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One of the most important Amendment Theories in my opinion is the Meiklejohnian Theory. The reason stands that this theory is considered a positive theory by many Positivist Theorists, and it is important because it professes freedom of speech that is a basic right of everyone living in the United States of America. Freedom of expression has been an intrinsic part of the American society and even when America was a British colony, the Americans enjoyed more freedom of expression than the British. (Yates, 2001). Censorship laws were barely exercised in the United States. Therefore, the First Amendment exercised that freedom of speech cannot be abridged but the speech itself can be abridged. This theory allows speakers to freely talk on any topic without any censor. The government is ruled by the people, according to Meiklejohn. People are free to give their opinion on anything related to their governance. Also, the theory says that political freedom is necessary for governance. An important aspect of this point in the theory is not to control the freedom of speech rather it is the self-control that needs to be practiced by individuals. (Hope, 2014).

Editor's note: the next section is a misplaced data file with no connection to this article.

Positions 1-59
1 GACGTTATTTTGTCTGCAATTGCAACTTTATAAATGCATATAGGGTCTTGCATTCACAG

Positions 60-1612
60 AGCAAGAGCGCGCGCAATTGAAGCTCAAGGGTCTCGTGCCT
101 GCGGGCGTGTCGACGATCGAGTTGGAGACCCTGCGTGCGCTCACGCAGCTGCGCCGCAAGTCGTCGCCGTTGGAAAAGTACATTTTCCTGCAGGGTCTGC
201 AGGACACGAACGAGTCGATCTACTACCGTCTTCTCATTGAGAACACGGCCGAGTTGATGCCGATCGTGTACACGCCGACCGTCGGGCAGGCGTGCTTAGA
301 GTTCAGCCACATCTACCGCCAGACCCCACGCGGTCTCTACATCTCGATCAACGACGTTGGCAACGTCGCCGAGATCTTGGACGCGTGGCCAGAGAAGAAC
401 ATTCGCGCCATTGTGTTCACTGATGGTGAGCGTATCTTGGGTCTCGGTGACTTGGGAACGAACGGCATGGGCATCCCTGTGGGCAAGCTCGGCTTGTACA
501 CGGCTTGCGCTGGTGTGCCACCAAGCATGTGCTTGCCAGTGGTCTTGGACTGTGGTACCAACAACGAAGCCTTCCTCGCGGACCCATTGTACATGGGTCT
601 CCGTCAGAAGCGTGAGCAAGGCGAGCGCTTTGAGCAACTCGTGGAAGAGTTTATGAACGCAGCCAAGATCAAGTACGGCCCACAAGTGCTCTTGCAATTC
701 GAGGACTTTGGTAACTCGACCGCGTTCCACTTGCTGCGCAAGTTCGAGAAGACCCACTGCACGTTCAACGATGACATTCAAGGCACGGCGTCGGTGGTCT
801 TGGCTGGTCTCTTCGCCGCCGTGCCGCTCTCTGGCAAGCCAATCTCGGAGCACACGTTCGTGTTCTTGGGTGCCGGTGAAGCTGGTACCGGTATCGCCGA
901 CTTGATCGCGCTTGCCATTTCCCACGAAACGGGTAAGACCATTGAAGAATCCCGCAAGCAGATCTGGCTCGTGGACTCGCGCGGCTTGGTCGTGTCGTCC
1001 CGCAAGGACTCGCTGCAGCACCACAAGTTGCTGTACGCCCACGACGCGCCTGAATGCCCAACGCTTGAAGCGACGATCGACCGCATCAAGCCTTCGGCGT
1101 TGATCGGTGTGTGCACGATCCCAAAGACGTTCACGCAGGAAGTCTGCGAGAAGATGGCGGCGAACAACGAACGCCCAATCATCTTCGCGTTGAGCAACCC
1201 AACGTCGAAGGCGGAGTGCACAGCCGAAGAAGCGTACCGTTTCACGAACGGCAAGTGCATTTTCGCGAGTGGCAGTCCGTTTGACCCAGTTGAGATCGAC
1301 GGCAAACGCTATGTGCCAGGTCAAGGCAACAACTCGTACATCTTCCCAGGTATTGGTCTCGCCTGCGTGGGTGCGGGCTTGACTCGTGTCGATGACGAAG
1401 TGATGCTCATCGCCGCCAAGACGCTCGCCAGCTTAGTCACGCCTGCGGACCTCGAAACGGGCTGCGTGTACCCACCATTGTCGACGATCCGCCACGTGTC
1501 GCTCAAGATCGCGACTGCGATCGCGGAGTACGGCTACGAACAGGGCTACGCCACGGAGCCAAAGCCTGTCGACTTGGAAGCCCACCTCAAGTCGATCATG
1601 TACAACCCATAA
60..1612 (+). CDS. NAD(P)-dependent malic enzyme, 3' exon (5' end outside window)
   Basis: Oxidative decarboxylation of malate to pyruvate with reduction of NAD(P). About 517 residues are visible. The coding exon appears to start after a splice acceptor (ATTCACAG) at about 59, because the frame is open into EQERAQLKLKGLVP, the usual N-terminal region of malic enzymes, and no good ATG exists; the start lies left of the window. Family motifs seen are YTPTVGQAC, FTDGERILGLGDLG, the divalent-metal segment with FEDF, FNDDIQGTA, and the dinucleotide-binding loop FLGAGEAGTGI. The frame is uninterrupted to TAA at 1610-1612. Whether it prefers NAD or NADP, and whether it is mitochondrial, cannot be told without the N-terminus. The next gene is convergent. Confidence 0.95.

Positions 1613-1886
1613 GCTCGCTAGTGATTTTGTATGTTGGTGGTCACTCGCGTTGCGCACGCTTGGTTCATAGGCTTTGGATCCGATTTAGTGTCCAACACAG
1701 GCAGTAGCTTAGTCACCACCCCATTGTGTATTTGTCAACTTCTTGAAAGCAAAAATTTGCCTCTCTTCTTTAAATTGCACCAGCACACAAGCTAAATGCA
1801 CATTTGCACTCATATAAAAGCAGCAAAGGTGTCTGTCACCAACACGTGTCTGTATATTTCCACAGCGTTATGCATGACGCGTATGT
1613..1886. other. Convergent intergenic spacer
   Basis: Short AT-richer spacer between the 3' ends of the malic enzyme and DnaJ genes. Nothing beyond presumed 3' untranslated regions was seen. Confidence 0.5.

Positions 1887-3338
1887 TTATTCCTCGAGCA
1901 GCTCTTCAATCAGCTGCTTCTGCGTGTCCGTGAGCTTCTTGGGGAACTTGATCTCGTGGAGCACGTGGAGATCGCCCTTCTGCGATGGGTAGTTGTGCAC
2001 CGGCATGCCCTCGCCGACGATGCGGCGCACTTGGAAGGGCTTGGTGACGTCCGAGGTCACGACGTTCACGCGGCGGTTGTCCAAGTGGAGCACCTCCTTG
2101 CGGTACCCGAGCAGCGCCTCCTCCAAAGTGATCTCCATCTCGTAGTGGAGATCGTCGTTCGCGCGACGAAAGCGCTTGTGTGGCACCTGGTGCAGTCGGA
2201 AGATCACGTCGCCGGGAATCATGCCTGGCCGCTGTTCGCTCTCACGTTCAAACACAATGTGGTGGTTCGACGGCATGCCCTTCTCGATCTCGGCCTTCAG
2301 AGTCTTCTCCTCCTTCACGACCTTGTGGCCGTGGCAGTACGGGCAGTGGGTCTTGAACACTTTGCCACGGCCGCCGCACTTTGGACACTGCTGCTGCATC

The theory is important because it has roots in the basics of American teachings and ideology. People need to have a say in how they wish to live and how to be governed. The history of American laws and rules show that people have always held an opinion in what they believe is best for living in a peaceful society. This can be seen in the way media is used to spread information and show consent about issues like marijuana legalization, racial discrimination, LGBT and same-sex marriages, crimes and their awareness and many other societal issues. Therefore, done in a controlled manner, this theory gives power to the people and yet leaders maintain the right to exercise rules.
Hope. (2014). The Rulers and the Ruled. Alexander Mieklejohn’sFirst Amendment Philosophy.
Retrieved from http://hope.journ.wwu.edu/tpilgrim/j190/week1Meiklejohn.html
Yates. (2001). First Amendment. Westgate.edu. Retrieved from